Hope you approve the addition 🙂
[James’ Reply: Let’s say I’m a programmer. How would I actually implement this? Are you just saying you want me to log the start of events, instead of just logging when things end?
Obviously, I can’t know, from within a specific routine, what the next thing will be.]
Shmuel Gershon says
A reply to your reply (can’t edit it inline):
Yes, logging each action as it starts instead of only its result when it ends it is a great way of doing that.
As you say, not only it is hard for one routine to know what will be the next routine called, but doing that would wreck modularity cohesion and low-coupling :).
But for most part (perceiving delays, or analyzing hangs for example) logging at the beginning of each routine would be enough.
[James reply: Okay, so logging “I’m about to try this… if you don’t hear from me, tell my wife I love her…”]
Shmuel Gershon says
🙂 Right, that’s a good way to put it.
The benefit is much bigger for progress/status reports (that are seen in the screen as actions happen), but it is the same for logs:
There are times where an application will crash, but all the data the users/testers have is what was done until now. The developer can (easily or not) deduce what the app was doing when it crashed because he knows the flow — but the users are left with guessing.
Without this little aid, if function E crashes when called after D, but E is *not always* called, a log for crash would look like “A, F, B, D, ” while a log without crash would look “A, F, B, D, G, A”. Hard to see the reason, right? Had the testers know that function E was starting, the ‘sporadic’ issue would have been isolated much more easily.
Well, I guess the point is made, will stop repeating :).
David Gilbert says
James — we do this kind of logging in TestExplorer. We don’t cover all your points, although we likely will soon. 😉 However, we have three levels of logging, which are easily selected in the user options; the logs are written out to simple html, so anyone can view them; and each entry is time/date stamped and nested, so you can follow the flow as functions call into functions call into functions, and then back out. It has been one of the best decisions we ever made; the ability to simply have a client turn logging onto super turbo mode, recreate a problem, and mail the log to us continuously helps us understand problems as they emerge.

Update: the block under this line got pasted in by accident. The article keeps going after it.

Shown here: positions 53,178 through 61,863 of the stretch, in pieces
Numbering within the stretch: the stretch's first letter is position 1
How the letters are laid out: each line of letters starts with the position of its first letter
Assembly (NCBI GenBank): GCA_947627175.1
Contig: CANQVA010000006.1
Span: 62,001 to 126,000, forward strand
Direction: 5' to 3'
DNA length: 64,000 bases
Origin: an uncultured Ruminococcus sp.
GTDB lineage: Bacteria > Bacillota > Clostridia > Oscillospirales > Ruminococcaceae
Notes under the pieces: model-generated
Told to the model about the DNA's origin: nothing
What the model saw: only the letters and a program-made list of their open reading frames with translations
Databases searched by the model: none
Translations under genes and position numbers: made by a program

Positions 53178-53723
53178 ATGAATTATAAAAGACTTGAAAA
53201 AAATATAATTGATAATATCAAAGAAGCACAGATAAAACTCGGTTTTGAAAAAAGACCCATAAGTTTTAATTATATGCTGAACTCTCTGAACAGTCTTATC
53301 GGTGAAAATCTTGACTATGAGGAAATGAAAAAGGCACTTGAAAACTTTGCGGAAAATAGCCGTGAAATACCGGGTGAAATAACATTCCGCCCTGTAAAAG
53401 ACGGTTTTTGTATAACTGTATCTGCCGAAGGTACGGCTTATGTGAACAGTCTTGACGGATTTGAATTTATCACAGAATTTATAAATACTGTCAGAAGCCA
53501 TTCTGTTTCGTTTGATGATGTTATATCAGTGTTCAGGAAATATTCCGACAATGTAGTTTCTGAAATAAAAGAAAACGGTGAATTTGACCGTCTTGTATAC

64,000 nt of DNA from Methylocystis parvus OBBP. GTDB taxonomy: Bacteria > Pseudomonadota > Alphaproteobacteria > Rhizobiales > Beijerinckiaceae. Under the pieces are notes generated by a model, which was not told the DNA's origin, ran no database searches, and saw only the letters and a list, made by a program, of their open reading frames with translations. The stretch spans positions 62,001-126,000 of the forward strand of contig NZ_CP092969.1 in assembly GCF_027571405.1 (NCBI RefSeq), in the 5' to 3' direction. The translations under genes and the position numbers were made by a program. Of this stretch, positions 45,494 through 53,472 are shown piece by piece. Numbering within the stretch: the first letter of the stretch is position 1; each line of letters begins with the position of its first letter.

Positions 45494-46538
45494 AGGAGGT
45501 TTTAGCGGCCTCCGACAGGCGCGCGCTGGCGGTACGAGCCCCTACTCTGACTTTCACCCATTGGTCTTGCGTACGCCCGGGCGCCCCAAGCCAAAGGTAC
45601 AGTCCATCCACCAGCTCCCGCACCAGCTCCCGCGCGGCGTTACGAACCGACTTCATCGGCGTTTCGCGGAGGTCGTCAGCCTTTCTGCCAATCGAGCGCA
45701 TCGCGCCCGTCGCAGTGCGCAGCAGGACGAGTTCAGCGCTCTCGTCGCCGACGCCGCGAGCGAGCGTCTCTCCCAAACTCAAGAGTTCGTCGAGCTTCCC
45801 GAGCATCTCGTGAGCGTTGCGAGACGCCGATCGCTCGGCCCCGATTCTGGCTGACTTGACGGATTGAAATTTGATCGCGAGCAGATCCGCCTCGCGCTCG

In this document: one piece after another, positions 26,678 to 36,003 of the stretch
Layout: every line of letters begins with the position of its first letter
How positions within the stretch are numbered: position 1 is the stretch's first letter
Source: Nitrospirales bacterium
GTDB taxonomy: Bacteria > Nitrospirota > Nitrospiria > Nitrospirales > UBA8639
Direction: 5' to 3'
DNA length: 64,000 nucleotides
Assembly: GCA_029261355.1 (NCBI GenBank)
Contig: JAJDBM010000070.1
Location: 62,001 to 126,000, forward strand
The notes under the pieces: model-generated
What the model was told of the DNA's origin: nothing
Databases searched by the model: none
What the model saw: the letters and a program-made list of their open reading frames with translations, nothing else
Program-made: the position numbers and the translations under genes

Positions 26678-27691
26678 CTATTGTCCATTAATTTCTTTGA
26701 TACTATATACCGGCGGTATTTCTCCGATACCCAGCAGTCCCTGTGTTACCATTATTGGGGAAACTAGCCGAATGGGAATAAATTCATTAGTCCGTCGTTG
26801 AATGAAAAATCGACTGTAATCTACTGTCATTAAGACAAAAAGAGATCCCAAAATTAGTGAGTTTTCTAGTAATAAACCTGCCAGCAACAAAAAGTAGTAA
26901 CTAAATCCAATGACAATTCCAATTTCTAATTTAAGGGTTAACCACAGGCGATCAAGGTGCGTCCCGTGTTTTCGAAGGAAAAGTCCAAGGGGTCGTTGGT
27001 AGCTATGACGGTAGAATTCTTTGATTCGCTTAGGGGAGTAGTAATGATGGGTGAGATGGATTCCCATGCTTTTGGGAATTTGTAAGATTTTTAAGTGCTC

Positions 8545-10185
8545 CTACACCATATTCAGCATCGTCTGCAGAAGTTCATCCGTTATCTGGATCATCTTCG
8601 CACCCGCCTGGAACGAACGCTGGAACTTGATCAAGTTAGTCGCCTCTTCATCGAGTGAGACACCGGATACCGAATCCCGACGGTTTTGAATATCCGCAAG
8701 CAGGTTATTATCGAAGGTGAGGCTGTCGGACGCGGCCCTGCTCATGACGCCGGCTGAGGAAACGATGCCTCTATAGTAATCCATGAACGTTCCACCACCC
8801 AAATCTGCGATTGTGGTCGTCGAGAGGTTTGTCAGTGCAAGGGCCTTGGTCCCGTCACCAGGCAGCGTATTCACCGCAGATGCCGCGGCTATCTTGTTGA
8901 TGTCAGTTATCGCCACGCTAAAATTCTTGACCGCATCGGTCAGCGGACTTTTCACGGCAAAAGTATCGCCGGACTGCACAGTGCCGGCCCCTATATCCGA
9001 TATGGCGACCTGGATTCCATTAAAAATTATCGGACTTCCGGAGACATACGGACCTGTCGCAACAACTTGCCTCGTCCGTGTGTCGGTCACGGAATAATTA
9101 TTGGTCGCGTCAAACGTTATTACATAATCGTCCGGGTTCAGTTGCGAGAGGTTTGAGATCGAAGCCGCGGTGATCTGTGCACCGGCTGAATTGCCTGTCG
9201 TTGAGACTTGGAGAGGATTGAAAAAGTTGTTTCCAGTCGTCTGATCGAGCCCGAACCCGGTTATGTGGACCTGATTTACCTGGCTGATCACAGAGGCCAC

Eusebiu Blindu says
This could be a wonderful way to show reports to managers. Managers complain about “visibility” when doing exploratory testing. Logging everything and extract then the essential stuff looks like a way to me.
Eugenia Yakhnin says
This post is 2 years old, but very relevant. Would you recommend up-to-date logging tool for manual Web testing of application that will record information about patient?
[James’ Reply: Burp Proxy.]
Oliver Erlewein says
Just wanted to say thanks again for this post!
I keep on coming back to it time & time again. I give it to testers but usually I hand a copy to the developers. They complain at first and after they read it they go: “Hey, this is really a good idea….”.
Maybe you should re-work this into something more prominent & permanent on your site. I think it adds a lot of value.
I also find logging especially interesting from an automation perspective. I can have watchers on a log, that alert me if certain conditions that I want to know about occur (i.e. see if a defect has actually been resolved if there is doubt about the fix).
Amit Mistry says
Thanks, James! You have raised nice topic based on “logging software testing”. This post is very relevant. I wish all testers read these with awareness excellent carry out. I would like to include following 2 points.
The best practices for Logging Software Testing Bugs
• To take image of every step in the process.
[James’ Reply: That is not a best practice. If it’s a practice you like, just say that. Meanwhile, you should talk about what situations would not benefit from this practice.]
• A lot of tools automate a number of features of the procedure, which serve up to add to effectiveness and decrease costs.
[James’ Reply: I don’t know what that means, but it can’t be a best practice, since there is no such thing as a best practice.]
This might be a magnificent method to demonstrate reports to managers. Thanks again for this post!